Australian shares have risen in early trade, following Wall Street’s technology-driven gains overnight.
By 10:25am AEST, the benchmark ASX 200 index was up 0.7 per cent to 5,934 points.
Every sector was trading higher, led by technology (+2.2pc) and industrials (+1.2pc) in the lead.
The best performing stocks were Seek (+5.8pc), Afterpay (+2.6pc), Breville Group (+3pc) and Megaport (+3.5pc).
On the flip side, Beach Energy (-1.5pc), Bank of Queensland (-1pc) and Cooper Energy (-1.4pc) were the weakest performers.
The Australian dollar slipped (-0.2pc) to 72.9 US cents.
It was a modest pullback, compared to its overnight peak of 73.43 US cents.
Investors are hopeful that the Federal Reserve will stick with its ‘ultra-easy’ monetary policy, to stimulate the United States out of recession, at its two-day meeting this week.
On Wall Street, the tech-heavy Nasdaq outperformed the other two major indices, after jumping 1.2 per cent to 11,190 points.
It was boosted by heavyweight tech-related stocks like Facebook (+2.4pc), Amazon (+1.7pc), Google’s parent company Alphabet (+1.7pc) and Microsoft (+1.6pc).
The S&P 500 lifted 0.5 per cent to 3,401, while the Dow Jones was flat at 27,996 points.
European markets also closed higher, including Britain’s FTSE (+1.3pc) and Germany’s DAX (+0.2pc).
US broke trade rules by starting trade war
The United States had breached global trading rules by imposing multi-billion-dollar tariffs in President Donald Trump’s trade war with China, according to findings by the World Trade Organization overnight.
Unsurprisingly, its ruling drew anger from Washington.
“This panel report confirms what the Trump administration has been saying for four years: the WTO is completely inadequate to stop China’s harmful technology practices,” US Trade Representative Robert Lighthizer said in a statement.
The Trump administration had previously said the tariffs it threatened on $US500 billion worth of Chinese goods were justified because China was forcing companies to transfer technology and intellectual property.
But the WTO’s three-person panel said the US duties broke trading rules because they applied only to China and were above maximum rates agreed by the United States.
It also found that Washington had not adequately explained why its measures were a justified exception.
The panel recommended the United States bring its measures “into conformity with its obligations”, but also encouraged the two sides to work to resolve the overall dispute.
“Time is available for the parties to take stock as proceedings evolve and further consider opportunities for mutually agreed and satisfactory solutions,” it said.
China’s commerce ministry said Beijing supported the multilateral trading system and respected WTO rules and rulings, and hoped Washington would do the same.
WTO crippled from taking further steps
The United States could appeal against Tuesday’s ruling.
However, that would put the case into a legal void, because Washington has already blocked the appointment of judges to the WTO’s appellate body, preventing it from convening the minimum number of judges required to hear cases.
The WTO panel was aware it was stepping into hot waters. It noted that it had looked only into the US measures and not China’s retaliation, which Washington has not challenged at the WTO.
As he left the White House for a campaign rally, Mr Trump said he would, “have to do something about the WTO because they’ve let China get away with murder”.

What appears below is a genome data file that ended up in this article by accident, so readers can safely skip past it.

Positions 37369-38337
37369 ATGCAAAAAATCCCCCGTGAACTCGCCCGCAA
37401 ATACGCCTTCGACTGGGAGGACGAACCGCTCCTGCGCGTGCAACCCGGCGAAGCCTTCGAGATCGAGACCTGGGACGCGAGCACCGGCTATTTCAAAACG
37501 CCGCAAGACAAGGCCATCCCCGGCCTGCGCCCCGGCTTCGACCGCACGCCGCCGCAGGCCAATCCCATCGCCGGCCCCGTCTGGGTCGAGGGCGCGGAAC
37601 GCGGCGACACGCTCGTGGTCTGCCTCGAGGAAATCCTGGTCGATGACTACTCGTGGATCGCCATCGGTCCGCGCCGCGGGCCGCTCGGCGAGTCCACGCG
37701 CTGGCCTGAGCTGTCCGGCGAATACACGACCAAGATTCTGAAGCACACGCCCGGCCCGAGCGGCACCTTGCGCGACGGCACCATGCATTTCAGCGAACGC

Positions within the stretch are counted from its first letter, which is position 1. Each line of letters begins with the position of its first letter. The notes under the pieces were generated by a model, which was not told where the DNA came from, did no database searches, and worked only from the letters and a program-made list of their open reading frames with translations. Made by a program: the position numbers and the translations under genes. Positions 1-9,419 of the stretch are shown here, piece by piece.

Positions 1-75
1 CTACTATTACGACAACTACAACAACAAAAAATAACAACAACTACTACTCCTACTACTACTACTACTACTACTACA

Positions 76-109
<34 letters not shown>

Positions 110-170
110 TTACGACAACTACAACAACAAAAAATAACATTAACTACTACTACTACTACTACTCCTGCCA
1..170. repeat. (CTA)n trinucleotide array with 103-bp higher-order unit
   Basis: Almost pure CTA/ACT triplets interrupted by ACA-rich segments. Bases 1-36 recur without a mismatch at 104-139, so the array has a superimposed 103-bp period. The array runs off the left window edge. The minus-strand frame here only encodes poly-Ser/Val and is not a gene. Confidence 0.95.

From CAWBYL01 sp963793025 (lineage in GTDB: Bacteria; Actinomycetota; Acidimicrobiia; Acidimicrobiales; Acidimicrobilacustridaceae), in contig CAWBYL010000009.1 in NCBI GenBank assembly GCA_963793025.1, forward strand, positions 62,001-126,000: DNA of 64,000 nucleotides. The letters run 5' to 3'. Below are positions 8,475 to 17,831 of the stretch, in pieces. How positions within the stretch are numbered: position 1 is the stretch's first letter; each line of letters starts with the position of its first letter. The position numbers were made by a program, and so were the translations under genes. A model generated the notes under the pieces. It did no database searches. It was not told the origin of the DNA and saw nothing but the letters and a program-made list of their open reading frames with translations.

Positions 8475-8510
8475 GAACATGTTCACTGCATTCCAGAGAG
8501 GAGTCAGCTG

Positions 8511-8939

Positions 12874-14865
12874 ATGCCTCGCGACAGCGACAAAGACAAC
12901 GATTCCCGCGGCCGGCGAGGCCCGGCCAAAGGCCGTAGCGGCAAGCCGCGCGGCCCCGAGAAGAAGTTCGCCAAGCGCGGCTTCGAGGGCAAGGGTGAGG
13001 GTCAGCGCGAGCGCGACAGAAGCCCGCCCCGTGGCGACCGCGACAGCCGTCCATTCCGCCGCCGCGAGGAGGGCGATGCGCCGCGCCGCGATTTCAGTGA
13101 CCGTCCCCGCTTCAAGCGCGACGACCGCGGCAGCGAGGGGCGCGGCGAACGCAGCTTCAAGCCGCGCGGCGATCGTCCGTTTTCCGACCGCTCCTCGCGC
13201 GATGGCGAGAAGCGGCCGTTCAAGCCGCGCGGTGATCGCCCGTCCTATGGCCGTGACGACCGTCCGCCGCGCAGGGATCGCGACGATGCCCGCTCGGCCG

Mr Trump said he needed to take a closer look at the ruling.
“I’m not a big fan of the WTO — that I can tell you right now. Maybe they did us a big favour.”
The decision could help fuel a Trump decision to leave the WTO or underpin US arguments for reforming the 25-year-old trade body.
“It gives the administration ammo to say the WTO is out of date,” said Margaret Cekuta, a former USTR official who helped write a crucial report on China’s intellectual property abuses that preceded Mr Trump’s tariffs.
“If they can’t rule on intellectual property rights, then what is their position in the broader economy going forward?”
Mr Trump has previously described the WTO as “horrible” and biased towards China, threatening to quit.
The President, critical of multilateral institutions, has already pulled the United States out of the UN cultural organisation, UNESCO, and plans to leave the World Health Organization (WHO).
The US and China de-escalated their trade war by signing a ‘Phase 1’ trade deal in January, which rolled back some of the existing tariffs.
Extra tariffs are still in place on some $US370 billion worth of Chinese goods.
US economic recovery slowing down
“While the economy is slowing, the upcoming macro news should be friendly, which should indicate the Fed will have no change in terms of policy,” said Peter Cardillo, chief market economist at Spartan Capital Securities in New York.
US factory production increased (+1pc) for a fourth straight month in August, despite signs of the recovery slowing down. It jumped 3.9 per cent in the previous month, July.
Also, US import prices increased more than expected (+0.9pc) last month, supporting the view that inflation pressures were building up.
Oil prices rose, supported by hurricane supply disruptions in the United States, but forecasts of a slower-than-expected recovery in global demand from the pandemic weighed.
Brent crude futures rose jumped 2.6 per cent to $US40.63 per barrel.
Gold slipped (-0.1pc) to $US1,953.71 as the US greenback rose, although hopes for a dovish monetary policy stance from the Fed limited the safe-haven metal’s losses.